But a different family had previously sold the expensive cars they couldn’t afford and got cheaper ones that they owned outright. They cut up the credit cards and quit using them, and finally paid them off. They’d also saved up 3-6 months expenses in an emergency fund. Now they won’t be overwhelmed with the added financial pressures because they have a “Plan B.”
This is biblical too. Jesus talked about building your house on a strong foundation, so when the winds come, your house will still be left standing. But if you build on shifting sand, when the winds come, you’re in trouble. I think he’s talking about faith here, but it applies to practical things, too.
Finally, even if you didn’t have a “Plan B,” thinking about possible solutions, or things you can do, help give you a pretty good perspective. Then taking action, even a simple one, can make you feel better, because at least you’re doing something. When things start to seem out of control, go do something that you can control.
I’ve heard in industry, when they’ve run into an unexpected problem, they brainstorm and try to find a “work-a-round.” N.A.S.A. had to do this with Apollo 13, when they had an energy problem on the space capsule that was days away from home. What type of “work-a-round” or “Plan B” might make sense in your situation?
And remember, for most things, “This too shall pass.” It even applies to working out and feeling better. The Biggest Losers went out to the track and had to walk or run a ¼ mile (one lap) and then do 25 pushups, 25 body squats and 25 sit-ups. Then they did it again for a total of 4 laps (one mile) and 100 pushups, squats and sit-ups.
It was a pretty tough routine—try it and see. A couple of them did it 3 months ago in the last Biggest Loser. You should have seen them this time around. Where before they had to walk most of it, this time, they jogged the whole thing, pushing pretty hard!
Now they know how to push themselves so they need to get that feeling in each of their workouts so they can continue to progress. A useful device is to tell yourself that it’s only for a little while longer.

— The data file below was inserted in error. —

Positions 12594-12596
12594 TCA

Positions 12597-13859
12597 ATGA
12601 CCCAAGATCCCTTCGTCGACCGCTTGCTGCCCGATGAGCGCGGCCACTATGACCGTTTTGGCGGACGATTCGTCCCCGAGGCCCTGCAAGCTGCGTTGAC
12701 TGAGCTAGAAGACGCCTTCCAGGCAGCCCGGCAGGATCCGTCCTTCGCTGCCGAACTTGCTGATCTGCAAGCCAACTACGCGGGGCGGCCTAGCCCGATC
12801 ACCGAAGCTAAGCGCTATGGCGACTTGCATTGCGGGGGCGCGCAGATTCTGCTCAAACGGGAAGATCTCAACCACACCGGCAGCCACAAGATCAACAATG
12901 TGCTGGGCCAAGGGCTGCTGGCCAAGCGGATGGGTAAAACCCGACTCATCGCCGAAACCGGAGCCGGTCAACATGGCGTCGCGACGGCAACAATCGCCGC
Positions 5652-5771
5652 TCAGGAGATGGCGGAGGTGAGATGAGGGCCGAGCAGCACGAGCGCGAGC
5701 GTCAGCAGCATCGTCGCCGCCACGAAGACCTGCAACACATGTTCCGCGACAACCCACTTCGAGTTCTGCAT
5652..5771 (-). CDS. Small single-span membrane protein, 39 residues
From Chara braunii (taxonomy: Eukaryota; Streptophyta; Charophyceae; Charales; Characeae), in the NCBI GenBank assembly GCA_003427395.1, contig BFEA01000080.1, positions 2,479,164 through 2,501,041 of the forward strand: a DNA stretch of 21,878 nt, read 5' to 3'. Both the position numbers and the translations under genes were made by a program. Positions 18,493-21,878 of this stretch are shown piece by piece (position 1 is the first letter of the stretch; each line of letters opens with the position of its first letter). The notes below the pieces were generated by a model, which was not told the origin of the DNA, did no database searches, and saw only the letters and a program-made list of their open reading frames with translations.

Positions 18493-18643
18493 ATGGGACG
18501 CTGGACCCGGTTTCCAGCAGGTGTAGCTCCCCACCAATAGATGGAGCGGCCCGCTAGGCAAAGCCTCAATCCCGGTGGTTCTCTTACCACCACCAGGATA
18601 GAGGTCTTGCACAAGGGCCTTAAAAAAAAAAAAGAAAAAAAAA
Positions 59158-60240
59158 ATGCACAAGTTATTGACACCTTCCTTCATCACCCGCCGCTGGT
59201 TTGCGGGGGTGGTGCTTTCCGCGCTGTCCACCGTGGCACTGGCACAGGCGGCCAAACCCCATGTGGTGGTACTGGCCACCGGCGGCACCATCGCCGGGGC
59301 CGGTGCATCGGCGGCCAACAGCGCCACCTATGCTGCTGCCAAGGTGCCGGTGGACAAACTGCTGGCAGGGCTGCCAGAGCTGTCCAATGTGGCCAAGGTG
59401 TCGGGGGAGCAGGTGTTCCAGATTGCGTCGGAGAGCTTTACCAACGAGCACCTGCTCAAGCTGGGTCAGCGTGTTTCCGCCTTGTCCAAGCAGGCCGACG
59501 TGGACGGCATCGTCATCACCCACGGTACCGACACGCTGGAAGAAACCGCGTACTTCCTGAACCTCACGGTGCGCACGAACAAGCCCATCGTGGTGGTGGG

When I’m out running longer distances, I’ll focus on getting through the next mile. “Just 10 more minutes, I can do that.” Then, I’ll do it again. I like to set up workouts like that for my groups, too. “Just run another lap and do that stuff again. Don’t worry about the rest of it.” Just get started and often times the rest takes care of itself.
Things aren’t always going to go your way. Life intrudes. Things happen. But if you look for perspective and try to figure out a “Plan B,” you’ll find a way to make it through. Climbing the mountain is pretty hard—otherwise it wouldn’t be a mountain. Once you get up there though, the view is unbeatable.
The winner of Week Eight in Biggest Loser “8” was once again Tammy Hewitt, who lost 2.1% of her body weight and another 3.2 lbs. She’s down 22.2 lbs overall and won another $20 gift card from Terry Elston and State Farm Insurance.
Second place went to Cathy Kemper, who lost 1.2% of her body weight and 2.4 lbs. She was tied by Vicki Riggen, who also 1.2% of her body weight and 1.7 lbs. If you’ve been wanting to make some changes the way they are, Biggest Loser “9” will be starting in just four weeks. Now that’s a pretty good “Plan B.”